Derelict slate quarries, Fairbourne

Derelict slate quarries, Fairbourne

Old photo of incline at Goleuwern slate quarryHere the Wales Coast Path passes near the remains of Goleuwern slate quarry, recently known for its secluded “Blue Lake”. Henddol (or Hen-ddôl) slate quarry was a little further west. Access to the lake was closed in 2019 because visitors kept leaving rubbish at the site.

Goleuwern quarry was started in the 1860s. The new railway, now known as the Cambrian Coast line, provided cost-effective transport from this relatively remote location. Slates were loaded onto main-line railway wagons at the nearby Ynysfaig siding – where Fairbourne station was later built.

An incline was completed in 1873, allowing slates to be lowered on small wagons from the quarry to the valley floor. The old photo (copyright: Gwynedd Archives Service) shows a loaded wagon about to descend in the early 20th century, when Abel Simner (centre) owned the quarries.

The slate within easy reach from the hillside was eventually exhausted, so the quarrymen followed the vein downwards. This created a large pit. New tunnels provided exits for slate and water at lower levels. After abandonment, the lowest part of the pit flooded, forming the Blue Lake.

Henddol was working by 1864, owned by George Alfred Walker. He had retired to the area from his career as a London surgeon. He sent his quarrymen to the National Eisteddfod in Aberystwyth as a treat in 1865.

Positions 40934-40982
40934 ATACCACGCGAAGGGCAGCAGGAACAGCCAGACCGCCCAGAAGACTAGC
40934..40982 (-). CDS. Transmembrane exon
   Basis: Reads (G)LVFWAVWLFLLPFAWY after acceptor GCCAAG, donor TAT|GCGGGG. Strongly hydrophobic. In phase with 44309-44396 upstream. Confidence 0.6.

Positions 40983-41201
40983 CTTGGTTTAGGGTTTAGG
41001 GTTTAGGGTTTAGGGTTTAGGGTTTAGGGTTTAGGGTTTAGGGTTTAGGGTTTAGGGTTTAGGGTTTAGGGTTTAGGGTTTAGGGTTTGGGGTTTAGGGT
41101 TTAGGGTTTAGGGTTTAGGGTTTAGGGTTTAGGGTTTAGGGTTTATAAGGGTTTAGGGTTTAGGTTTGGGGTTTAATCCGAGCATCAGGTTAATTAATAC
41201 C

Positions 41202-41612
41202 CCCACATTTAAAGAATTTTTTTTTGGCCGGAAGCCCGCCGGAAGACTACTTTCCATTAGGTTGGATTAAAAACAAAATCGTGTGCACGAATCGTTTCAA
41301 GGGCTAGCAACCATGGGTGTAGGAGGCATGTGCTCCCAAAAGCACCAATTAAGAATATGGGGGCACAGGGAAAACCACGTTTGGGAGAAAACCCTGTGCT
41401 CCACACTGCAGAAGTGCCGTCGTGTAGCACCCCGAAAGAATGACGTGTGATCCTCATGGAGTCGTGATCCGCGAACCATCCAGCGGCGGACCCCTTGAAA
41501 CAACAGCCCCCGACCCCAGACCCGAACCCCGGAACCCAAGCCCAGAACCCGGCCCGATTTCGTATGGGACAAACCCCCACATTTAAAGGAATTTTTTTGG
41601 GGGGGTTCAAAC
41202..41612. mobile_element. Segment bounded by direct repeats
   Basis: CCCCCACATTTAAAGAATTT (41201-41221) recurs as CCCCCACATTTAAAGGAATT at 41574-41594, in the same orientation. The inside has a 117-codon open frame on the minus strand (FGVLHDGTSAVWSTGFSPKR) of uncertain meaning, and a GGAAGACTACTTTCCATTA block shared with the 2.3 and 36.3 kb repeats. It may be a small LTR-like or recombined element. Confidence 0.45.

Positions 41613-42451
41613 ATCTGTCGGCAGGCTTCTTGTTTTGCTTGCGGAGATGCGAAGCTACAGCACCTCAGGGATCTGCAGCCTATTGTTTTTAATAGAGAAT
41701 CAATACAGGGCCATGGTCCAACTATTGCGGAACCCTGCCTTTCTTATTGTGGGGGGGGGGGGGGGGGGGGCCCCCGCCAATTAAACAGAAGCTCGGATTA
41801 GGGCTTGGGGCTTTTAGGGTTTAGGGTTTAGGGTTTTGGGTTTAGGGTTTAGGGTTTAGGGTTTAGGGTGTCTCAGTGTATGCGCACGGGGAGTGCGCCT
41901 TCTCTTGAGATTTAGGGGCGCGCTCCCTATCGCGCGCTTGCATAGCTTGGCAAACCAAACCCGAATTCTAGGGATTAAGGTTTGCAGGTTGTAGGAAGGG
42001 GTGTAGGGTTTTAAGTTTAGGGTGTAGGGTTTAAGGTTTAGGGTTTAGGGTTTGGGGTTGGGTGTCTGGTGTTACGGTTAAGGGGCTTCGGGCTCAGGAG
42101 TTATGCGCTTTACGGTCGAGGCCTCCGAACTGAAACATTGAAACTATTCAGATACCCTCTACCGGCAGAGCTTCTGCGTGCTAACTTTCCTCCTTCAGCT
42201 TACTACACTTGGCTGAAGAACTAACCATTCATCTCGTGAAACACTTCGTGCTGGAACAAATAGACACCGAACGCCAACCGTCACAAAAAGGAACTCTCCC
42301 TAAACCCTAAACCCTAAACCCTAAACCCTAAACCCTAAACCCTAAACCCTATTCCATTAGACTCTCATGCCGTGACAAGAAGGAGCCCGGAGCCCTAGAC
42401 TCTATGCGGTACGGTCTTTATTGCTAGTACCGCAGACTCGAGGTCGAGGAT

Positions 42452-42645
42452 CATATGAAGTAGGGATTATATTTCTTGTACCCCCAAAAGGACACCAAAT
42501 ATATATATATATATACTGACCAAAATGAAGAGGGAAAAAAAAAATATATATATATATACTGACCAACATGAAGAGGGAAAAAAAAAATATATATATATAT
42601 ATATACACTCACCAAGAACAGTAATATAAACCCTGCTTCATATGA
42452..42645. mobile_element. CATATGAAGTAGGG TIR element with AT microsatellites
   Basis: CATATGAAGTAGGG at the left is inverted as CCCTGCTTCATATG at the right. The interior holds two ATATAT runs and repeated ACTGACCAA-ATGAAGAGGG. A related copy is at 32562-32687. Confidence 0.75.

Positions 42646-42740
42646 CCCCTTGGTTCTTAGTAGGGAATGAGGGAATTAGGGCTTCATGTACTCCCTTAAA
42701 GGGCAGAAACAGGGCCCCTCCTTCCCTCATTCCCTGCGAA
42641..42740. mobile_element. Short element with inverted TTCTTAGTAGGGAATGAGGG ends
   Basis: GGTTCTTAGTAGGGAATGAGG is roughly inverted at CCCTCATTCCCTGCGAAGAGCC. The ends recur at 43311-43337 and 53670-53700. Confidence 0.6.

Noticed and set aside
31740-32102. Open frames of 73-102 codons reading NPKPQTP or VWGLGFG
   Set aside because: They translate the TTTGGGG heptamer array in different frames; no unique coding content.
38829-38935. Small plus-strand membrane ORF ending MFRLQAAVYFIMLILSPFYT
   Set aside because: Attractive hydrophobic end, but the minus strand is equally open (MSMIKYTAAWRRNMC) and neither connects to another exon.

Quarryman John H Owen was lucky to survive an explosion in a machine house in Henddol quarry in March 1869. He needed nitro-glycerine for blasting the rockface but found it had crystallised in the cold weather and needed thawing. He placed the can of “patent blasting oil” on the machine’s fire, rather than in hot water as was usual. He was found walking “like a torch” in burning clothes outside the building. There was some debate about whether the blast had blown him out of the building through the door, window or roof!

After George’s death in 1884 his sister, Mrs HE Smith, became a partner in the quarries. Both quarries were worked together, with c.80 quarrymen employed in 1887.

Both had closed by 1896, when disputes at Penrhyn slate quarry (the world’s largest) in Bethesda made small slate quarries viable again. This time Goleuwern and Henddol came under the ownership of Abel Simner, of nearby Plaseinion Hall.

In 1900 a large rockfall blocked the entrance to Henddol quarry. Work stopped and the quarrymen were immediately laid off. Quarrying ended here in 1915.

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